What follows in the book of Job are long conversations between Job and this three friends. In turn each of these friends tells Job that the reason for his calamity is related to sin in Job's life. Although Job's friends care for their friend, their answers are incorrect. God Himself makes it known that Job is (and was all along) blameless and righteous before Him. The LORD finally tells specifically of His displeasure at the inappropriate advice Job was given by his well-meaning friends.
After the LORD had spoken these words to Job, the LORD said to Eliphaz the Temanite: "My wrath is kindled against you and against your two friends; for you have not spoken of me what is right, as my servant Job has. Now therefore take seven bulls and seven rams, and go to my servant Job, and offer up for yourselves a burnt offering; and my servant Job shall pray for you, for I will accept his prayer not to deal with you according to your folly; for you have not spoken of me what is right, as my servant Job has." So Eliphaz the Temanite and Bildad the Shuhite and Zophar the Naamathite went and did what the LORD had told them; and the LORD accepted Job's prayer. And the LORD restored the fortunes of Job, when he had prayed for his friends; and the LORD gave Job twice as much as he had before. Then came to him all his brothers and sisters and all who had known him before, and ate bread with him in his house; and they showed him sympathy and comforted him for all the evil that the LORD had brought upon him; and each of them gave him a piece of money and a ring of gold. And the LORD blessed the latter days of Job more than his beginning; and he had fourteen thousand sheep, six thousand camels, a thousand yoke of oxen, and a thousand she-asses. He had also seven sons and three daughters. And he called the name of the first Jemimah; and the name of the second Keziah; and the name of the third Keren-happuch. And in all the land there were no women so fair as Job's daughters; and their father gave them inheritance among their brothers. And after this Job lived a hundred and forty years, and saw his sons, and his sons' sons, four generations. And Job died, an old man, and full of days. (Job 42:7-17)
The reality of the story of Job is that God allowed Job's suffering as a test and as a means of deepening Job's character and relationship with God. There was no relationship between Job's suffering and his standing before God and his moral behavior. He was blameless from start to finish. This example tells us that we can easily rush to unwarranted conclusions when adversity happens to an individual or a group of people.
Sometimes God does speak specifically about a coming disaster which will be a judgment on His people, or one of His enemies. An example of this kind of relatively rare situation would be the destruction of Jerusalem by Nebuchadnezzar in 586 BC. The fact that this would happen was the subject of many warnings from the prophets for at least 150 years ahead of time. The Book of Nahum is a second example: the prophet clearly warns Ninevah that judgment is about to fall on the Assyrians after a long season of God's grace which began when Jonah preached there and the king and people repented.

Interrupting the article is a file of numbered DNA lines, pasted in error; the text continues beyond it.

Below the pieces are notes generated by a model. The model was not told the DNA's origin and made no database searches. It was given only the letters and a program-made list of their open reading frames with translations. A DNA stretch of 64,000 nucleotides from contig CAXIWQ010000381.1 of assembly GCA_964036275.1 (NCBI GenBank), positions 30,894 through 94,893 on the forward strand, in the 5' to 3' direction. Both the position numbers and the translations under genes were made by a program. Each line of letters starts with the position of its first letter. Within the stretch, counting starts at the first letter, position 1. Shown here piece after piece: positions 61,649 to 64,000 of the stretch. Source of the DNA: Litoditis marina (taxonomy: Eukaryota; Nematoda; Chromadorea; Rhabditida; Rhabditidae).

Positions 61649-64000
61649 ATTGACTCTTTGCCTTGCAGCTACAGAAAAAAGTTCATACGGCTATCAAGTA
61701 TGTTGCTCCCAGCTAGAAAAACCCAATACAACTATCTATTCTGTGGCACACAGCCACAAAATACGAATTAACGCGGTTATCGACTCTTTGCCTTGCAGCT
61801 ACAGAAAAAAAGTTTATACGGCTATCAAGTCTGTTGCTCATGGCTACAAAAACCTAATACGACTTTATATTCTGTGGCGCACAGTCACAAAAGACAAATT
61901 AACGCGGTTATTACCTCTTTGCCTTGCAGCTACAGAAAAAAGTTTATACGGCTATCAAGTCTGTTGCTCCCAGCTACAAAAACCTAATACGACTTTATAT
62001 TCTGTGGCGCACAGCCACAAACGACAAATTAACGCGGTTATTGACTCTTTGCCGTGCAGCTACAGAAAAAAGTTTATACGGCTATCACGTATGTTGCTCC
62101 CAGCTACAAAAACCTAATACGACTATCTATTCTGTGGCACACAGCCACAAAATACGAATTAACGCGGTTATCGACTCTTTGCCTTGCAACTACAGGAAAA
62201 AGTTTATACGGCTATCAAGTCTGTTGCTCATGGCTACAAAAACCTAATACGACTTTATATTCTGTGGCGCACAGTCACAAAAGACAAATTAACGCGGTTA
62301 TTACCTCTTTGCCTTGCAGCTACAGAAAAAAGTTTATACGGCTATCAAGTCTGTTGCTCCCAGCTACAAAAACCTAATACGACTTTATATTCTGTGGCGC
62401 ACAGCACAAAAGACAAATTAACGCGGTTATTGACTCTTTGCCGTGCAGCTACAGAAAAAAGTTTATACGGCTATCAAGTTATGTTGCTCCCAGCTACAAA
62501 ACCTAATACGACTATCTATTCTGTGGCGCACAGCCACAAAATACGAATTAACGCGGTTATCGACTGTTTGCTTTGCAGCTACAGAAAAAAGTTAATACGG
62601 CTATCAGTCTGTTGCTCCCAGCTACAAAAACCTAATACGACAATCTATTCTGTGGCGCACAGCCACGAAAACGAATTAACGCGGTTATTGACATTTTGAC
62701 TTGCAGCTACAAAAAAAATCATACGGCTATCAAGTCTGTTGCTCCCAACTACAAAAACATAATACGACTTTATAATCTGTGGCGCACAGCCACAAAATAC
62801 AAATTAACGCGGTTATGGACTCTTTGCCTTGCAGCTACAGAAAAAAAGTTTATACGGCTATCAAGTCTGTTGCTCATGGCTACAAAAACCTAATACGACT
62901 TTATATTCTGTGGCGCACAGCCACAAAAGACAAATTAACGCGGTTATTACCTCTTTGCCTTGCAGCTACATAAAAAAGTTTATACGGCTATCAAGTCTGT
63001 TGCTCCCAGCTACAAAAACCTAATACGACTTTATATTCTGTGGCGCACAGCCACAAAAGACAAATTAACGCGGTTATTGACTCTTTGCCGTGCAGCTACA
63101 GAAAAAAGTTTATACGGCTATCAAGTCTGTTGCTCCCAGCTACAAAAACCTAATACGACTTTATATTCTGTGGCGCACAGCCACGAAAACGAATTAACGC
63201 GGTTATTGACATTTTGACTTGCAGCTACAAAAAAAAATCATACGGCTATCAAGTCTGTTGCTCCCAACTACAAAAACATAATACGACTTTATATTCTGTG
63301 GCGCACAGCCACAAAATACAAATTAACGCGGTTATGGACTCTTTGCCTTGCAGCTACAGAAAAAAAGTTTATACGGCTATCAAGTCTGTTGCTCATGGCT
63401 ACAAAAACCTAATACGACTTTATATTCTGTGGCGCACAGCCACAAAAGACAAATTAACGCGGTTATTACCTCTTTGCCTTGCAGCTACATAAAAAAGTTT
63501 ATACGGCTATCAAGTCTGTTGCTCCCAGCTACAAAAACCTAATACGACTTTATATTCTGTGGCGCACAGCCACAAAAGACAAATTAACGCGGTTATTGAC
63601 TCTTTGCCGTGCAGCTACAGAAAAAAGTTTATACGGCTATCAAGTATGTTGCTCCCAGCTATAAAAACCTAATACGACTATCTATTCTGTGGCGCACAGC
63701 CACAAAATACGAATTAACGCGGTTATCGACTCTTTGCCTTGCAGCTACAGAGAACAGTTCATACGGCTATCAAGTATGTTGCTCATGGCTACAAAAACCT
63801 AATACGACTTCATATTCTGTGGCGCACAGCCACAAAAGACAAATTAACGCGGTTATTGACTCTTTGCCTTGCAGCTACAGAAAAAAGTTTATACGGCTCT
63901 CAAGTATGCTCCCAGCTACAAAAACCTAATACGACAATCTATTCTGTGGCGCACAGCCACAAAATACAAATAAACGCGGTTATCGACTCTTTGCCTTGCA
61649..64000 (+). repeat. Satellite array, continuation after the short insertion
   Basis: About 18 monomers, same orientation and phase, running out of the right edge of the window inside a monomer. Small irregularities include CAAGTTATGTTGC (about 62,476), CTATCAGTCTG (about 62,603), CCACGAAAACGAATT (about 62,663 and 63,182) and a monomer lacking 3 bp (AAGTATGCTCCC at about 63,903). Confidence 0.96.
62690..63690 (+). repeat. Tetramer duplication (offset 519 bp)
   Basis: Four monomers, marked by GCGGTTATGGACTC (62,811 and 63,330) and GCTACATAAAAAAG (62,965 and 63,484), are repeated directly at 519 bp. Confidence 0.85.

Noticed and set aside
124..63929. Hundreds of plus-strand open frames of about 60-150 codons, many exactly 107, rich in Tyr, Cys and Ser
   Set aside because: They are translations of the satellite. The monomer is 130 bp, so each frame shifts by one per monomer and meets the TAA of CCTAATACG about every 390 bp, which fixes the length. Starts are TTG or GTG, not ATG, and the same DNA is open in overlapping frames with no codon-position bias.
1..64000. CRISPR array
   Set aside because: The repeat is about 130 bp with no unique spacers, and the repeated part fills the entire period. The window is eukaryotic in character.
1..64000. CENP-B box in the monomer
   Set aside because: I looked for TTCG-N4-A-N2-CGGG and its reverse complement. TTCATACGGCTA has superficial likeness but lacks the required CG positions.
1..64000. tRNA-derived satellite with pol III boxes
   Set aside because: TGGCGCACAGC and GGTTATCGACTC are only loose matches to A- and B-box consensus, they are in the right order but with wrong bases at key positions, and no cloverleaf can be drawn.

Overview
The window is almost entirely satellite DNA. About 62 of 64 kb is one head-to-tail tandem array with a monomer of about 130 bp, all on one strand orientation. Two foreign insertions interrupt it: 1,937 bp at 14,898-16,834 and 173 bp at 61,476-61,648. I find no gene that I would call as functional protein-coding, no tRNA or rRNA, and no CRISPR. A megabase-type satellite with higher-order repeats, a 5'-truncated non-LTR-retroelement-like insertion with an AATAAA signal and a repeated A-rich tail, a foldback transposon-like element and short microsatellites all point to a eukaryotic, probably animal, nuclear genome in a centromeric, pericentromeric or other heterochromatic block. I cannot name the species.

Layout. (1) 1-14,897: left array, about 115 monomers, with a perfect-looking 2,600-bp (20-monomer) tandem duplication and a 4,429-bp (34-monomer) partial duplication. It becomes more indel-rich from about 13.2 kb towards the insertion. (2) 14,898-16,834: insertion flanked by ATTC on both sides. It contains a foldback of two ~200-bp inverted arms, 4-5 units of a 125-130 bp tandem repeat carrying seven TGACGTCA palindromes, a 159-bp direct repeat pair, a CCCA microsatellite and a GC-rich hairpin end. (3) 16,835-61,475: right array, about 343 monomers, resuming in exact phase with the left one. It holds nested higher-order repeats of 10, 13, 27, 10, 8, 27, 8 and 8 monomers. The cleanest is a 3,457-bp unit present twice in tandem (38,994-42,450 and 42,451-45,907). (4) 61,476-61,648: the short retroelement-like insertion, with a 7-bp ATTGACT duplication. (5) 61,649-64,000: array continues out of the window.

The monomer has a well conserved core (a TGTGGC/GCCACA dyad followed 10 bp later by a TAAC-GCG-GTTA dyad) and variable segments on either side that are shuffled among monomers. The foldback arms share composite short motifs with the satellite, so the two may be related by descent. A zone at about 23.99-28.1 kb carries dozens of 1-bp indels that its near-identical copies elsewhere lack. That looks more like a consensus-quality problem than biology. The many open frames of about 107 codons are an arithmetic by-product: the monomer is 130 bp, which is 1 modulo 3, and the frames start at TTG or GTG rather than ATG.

However, unless God directly tells us that an accident, sickness, or a financial setback in the life of an individual, or that a hurricane, earthquake, flood, plague, or war was sent to a nation by God as a judgment for sin, we are presumptuous to say that any disaster has a direct causal connection to a nations' behavior.
Additional Reading on Job: Beyond Suffering, by Ray C. Stedman
Actually Jesus Himself did comment on the kinds of disasters and accidents and tragedies that befall us in life. He gave a startling answer to the question "Why did God allow such a terrible thing to happen?"
Luke 13 gives the account. Jesus was asked about a tragedy in the temple in Jerusalem when Pilate had brutally killed some devout Jewish worshipers at the time of the temple daily sacrifice, mingling their blood with that of the sacrificed animals:
"...Do you think that these Galileans were worse sinners than all other Galileans, because they suffered thus? I tell you, No; but unless you repent you will all likewise perish. Or those eighteen upon whom the tower (under construction) in Siloam fell, and killed them all, do you think they were worse offenders than all the others who dwelt in Jerusalem? I tell you, No; but unless you repent you will all likewise perish." (Luke 13:1-5)